This year two fiction books would qualify for that. June Bug by Chris Fabry (Tyndale) and The Familiar Stranger by Christina Berry (Moody Publishing). In non-fiction, it has been such a blessing to come across so many more that have drawn me in. The Cynthia Heald series "Becoming a woman of..." and Jerry Bridges books Trusting God, Respectable Sins, and now Discipline of Grace. Interestingly, they've all been published by NavPress.
This morning (after 4 months), I finished reading The Discipline of Grace by Jerry Bridges. I remember starting it back in November. I read it alongside whatever Bible Study I've been going through for my devotions in the morning. At first, I was interested and then I lost steam and set it down for a few weeks. Then, in January, I picked it back up and began finding my way through it again. I wish everyone would read this book--I can't recommend it highly enough.
So many people come up against the question of Freedom in Christ and what that gives them freedom to do. And if they themselves haven't, I'm sure their children (who are a part of the entitlement generations) have. It grieves me to watch young people assert that they have the freedom to do whatever they want and that if someone tells them that they shouldn't, then it is legalism. It's not and Jerry Bridges explains that in his book.
There are several notable books on grace that have become classics. What's So Amazing About Grace? by Philip Yancey and Max Lucado's book In the Grip of Grace are the two that come to my mind immediately. But, each of those books address God's Grace in a very different way than Bridges does. Yancey's book is all about showing grace to others and Lucado's book talks about what God's grace is. Bridges talks about God's Grace and what it means to live in God's grace each day and what it means to "preach the gospel to ourselves every day".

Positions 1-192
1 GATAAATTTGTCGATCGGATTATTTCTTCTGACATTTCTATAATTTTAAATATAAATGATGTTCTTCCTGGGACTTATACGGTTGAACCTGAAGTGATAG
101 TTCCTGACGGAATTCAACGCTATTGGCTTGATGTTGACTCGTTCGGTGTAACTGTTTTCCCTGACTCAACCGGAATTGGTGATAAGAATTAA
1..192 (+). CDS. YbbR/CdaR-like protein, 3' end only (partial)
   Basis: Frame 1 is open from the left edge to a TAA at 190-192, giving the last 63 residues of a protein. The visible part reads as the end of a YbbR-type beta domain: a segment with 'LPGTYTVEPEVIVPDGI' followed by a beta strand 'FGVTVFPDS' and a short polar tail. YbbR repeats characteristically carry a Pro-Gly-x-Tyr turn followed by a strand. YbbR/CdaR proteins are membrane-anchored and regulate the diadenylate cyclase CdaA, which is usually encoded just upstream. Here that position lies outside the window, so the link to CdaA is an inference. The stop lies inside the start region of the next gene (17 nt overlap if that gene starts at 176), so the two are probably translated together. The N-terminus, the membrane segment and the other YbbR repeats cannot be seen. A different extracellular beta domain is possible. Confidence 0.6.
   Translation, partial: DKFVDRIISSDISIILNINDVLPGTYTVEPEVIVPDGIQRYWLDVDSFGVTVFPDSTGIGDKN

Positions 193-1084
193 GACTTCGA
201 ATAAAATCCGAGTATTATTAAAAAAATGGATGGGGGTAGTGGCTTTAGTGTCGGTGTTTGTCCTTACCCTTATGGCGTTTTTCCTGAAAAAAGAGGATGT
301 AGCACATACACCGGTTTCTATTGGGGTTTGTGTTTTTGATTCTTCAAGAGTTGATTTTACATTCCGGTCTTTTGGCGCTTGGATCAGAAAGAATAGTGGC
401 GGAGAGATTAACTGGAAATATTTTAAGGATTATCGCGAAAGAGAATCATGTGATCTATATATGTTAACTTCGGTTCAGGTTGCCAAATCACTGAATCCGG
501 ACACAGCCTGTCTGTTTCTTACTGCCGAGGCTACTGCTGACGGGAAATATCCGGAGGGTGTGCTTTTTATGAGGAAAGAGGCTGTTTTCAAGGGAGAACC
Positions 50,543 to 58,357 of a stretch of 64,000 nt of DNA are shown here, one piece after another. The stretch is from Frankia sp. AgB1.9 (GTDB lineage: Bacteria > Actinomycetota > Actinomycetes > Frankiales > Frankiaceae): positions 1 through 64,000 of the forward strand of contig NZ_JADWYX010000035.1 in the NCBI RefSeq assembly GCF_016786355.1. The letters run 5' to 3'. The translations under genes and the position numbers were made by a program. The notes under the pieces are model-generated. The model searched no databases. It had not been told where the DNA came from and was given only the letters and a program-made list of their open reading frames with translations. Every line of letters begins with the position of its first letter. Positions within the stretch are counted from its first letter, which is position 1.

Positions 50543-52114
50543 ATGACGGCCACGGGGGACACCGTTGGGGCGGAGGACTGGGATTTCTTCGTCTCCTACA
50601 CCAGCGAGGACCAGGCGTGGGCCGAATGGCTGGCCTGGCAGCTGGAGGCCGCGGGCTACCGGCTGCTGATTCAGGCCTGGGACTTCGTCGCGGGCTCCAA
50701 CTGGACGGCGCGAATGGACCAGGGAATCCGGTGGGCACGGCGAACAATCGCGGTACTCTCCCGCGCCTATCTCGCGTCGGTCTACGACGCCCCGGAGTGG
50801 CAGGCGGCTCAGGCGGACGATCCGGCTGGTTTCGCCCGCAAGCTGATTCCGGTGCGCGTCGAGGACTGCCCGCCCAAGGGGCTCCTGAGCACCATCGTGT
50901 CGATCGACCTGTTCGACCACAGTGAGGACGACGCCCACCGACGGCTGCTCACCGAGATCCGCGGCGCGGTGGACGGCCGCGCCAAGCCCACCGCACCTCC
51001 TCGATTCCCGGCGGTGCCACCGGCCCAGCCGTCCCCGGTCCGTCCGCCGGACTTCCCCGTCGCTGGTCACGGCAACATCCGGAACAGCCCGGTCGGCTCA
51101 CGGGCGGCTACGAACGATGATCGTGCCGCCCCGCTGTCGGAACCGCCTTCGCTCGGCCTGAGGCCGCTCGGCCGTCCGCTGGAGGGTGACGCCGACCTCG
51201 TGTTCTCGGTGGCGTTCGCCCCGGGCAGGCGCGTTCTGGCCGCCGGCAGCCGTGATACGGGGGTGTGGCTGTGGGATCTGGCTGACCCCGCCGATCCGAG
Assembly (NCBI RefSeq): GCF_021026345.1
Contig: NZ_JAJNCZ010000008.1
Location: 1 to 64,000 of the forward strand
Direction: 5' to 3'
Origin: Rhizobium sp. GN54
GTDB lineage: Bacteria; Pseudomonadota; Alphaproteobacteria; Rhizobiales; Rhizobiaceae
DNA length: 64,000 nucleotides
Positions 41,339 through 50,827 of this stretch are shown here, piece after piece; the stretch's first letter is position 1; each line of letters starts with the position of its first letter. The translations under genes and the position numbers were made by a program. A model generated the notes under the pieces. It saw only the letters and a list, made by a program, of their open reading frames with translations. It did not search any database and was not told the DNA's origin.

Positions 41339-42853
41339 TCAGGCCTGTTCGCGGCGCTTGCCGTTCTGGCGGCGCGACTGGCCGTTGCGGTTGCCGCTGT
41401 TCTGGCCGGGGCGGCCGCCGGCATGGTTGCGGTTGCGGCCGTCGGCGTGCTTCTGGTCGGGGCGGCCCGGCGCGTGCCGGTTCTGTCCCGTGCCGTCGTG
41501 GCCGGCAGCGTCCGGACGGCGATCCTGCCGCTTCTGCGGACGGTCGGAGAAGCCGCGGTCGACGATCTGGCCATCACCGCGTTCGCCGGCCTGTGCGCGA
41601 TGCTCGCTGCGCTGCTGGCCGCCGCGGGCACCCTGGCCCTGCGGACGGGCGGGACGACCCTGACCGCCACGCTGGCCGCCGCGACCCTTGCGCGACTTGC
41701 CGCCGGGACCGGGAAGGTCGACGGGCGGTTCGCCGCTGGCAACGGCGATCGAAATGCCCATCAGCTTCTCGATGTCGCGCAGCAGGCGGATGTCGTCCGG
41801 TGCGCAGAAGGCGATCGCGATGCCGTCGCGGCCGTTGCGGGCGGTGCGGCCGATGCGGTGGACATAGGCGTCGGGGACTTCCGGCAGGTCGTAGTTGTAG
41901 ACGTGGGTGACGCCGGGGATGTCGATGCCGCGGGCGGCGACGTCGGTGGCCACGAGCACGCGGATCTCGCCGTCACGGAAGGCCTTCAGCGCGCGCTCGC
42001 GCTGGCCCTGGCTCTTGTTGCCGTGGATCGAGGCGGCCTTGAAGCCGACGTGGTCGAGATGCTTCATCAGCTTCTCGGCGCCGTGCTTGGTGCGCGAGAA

First, Bridges identifies what the gospel is. Then, he explains what it means to preach the gospel to ourselves--because both believers and unbelievers need to hear the gospel, but for different reasons. Then he goes on to talk about how we seek God's grace. It amazed me to realize the struggles that are all connected to this discussion of living out God's grace. He addresses legalism and discipline and freedom in Christ--in context. So often we discuss these topics separately, rather than as interconnected aspects of faith in Christ.
This book is meaty. It is not like a Max Lucado book. It is not as thick as a John Piper book, though or one of Eugene Peterson's spiritual theology books. I hope you will read it and that the eyes of your heart will be opened and that you will feel God's grace and seek it daily.
Please note that I received a complimentary copy of this book from NavPress for review.